"I said, 'Are you going to put this thing on or what?' She took the box and just held on to it and grabbed me. I said, 'I think you're supposed to put this thing on.' I was afraid it wouldn't fit, but it did."
The hyperactive Ryan thought of everything on this one, even realizing he shouldn't trust himself to bring the engagement ring with him to Japan.
"One of the smartest things I ever did was give that thing to Felix [Hernandez]," Ryan said, "because I figured if anybody was going to lose it, he could afford it."
Sprained shoulder lands Carp on disabled list
TOKYO -- Mariners left fielder Mike Carp was placed on the 15-day disabled list on Thursday, and the club recalled Carlos Peguero from Triple-A Tacoma to take his place.
Carp, 25, suffered a sprained right shoulder diving for a double hit by Oakland's Kurt Suzuki in the fourth inning of Wednesday's Opening Day victory in the Tokyo Dome. Carp stayed in through the entire 11-inning game, going 0-for-4 but making several running catches later in the game.
Chone Figgins replaced Carp in left field for Thursday's second game against the A's at the Tokyo Dome, with Kyle Seager starting at third base.
Peguero, 25, was already with the team in Japan as part of the 30-man travel roster, but was optioned to Triple-A on Tuesday to get the Mariners to the 28-man limit for the two games in Japan.
Carp will be re-evaluated when the team returns to Peoria, Ariz., on Friday. He was one of the Mariners' breakthrough stories last year when he hit .276 with 12 home runs and 46 RBIs after being called up in midseason. If Carp recovers quickly enough, he would be eligible to return in time for the Mariners' home opener on April 13 against the A's.
Peguero hit .196 in 46 games last year with six home runs and 19 RBIs. The 6-foot-5, 245-pounder has a team-leading four home runs in Cactus League play this spring and has hit .256 in 43 at-bats.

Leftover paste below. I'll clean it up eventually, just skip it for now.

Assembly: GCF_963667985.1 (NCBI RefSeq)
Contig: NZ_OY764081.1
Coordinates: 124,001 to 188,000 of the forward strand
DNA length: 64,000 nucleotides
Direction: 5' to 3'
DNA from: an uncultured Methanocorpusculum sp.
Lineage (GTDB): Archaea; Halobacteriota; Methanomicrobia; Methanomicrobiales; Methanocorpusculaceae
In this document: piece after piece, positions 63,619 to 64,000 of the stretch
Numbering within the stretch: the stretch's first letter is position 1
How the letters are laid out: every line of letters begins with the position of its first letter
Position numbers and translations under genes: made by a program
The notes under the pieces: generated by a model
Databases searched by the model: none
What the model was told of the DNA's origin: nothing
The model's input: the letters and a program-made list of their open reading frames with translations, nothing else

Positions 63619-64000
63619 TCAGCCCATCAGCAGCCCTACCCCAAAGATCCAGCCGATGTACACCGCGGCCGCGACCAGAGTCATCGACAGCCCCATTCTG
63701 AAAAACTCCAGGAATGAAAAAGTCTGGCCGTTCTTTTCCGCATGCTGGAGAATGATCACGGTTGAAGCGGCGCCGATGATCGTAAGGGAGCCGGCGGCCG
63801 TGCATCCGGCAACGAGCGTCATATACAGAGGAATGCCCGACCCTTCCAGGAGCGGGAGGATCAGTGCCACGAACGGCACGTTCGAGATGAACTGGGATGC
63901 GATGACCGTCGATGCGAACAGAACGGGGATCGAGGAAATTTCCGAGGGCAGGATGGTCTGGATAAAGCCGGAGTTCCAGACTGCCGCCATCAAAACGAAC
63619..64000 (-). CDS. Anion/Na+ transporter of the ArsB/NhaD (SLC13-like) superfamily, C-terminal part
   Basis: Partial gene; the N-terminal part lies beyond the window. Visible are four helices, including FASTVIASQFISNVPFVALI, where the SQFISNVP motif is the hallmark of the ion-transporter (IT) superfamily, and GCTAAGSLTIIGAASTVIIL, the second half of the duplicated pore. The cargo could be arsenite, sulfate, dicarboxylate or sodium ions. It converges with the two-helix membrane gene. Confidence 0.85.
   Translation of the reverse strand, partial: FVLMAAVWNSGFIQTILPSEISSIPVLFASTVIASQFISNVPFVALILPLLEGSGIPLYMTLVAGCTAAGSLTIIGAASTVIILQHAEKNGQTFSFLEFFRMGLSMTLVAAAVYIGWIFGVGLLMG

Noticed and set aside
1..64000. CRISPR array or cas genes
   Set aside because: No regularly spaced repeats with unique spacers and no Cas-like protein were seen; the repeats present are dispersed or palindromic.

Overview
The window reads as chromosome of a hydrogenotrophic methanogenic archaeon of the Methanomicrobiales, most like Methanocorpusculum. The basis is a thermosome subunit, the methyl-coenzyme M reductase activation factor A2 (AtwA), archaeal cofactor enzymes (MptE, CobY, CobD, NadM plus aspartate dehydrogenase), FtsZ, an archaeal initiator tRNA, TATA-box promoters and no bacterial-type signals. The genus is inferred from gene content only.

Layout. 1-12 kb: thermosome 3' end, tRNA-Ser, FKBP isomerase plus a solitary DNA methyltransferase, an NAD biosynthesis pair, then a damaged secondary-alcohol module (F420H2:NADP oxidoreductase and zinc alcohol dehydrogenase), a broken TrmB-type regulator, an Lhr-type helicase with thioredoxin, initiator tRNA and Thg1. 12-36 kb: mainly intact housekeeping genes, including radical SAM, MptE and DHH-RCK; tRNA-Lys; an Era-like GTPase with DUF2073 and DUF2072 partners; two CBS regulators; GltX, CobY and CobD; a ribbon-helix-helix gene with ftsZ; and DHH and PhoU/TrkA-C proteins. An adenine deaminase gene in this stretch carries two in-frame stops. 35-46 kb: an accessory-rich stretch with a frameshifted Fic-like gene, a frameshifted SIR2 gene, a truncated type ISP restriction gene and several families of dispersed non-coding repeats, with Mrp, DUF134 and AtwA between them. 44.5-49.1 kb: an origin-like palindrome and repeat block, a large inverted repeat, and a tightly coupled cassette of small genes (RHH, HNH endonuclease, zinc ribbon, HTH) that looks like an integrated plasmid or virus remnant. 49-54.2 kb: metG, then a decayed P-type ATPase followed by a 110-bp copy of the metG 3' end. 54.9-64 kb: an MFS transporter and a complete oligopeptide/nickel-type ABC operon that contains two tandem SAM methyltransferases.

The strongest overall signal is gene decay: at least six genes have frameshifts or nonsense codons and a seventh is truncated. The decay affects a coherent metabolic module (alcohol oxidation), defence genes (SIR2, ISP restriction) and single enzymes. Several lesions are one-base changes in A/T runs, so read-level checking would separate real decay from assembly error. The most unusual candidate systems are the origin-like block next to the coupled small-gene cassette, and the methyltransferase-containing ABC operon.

• Since the Mariners and A's now have a week of Spring Training again before resuming regular-season play on April 6 in Oakland, they should be able to come back with the same starting pitchers again for that series. That means Felix Hernandez and Jason Vargas facing the A's on April 6-7, with Seattle's other three starters -- Hector Noesi, Blake Beavan and Kevin Millwood -- not needed until the Rangers series in Arlington, Texas, starting April 9.
• Amy Franz, otherwise note as the "Ichi-meter lady" at Safeco Field, found a way to land her familiar front-row seat in right field at the Tokyo Dome for both games with the A's. Franz was even introduced to the crowd prior to Opening Night with a quick appearance on the big screen, the start of an evening that turned glorious with four hits by Ichiro.
"It was awesome," Franz said. "Ichiro is on track for a good season with a start like that."
Because of the way the stands are configured at the Tokyo Dome, Franz was only allowed to hoist her "Ichi-meter" and "Area 51" signs when Ichiro was at bat. But she did so with gusto, with "Area 51" written in both English and Japanese.
• The Mariners missed a chance to open the season with a 2-0 record for just the eighth time in club history.
• Ichiro could have tied the Major League record for hits in March with one hit Thursday, but wound up 0-for-4 to finish the month with four. Since few Major League games are ever played before April, the record for hits in March is five set by Tampa Bay's Toby Hall (2004) and the Giants' Jeff Kent (1998).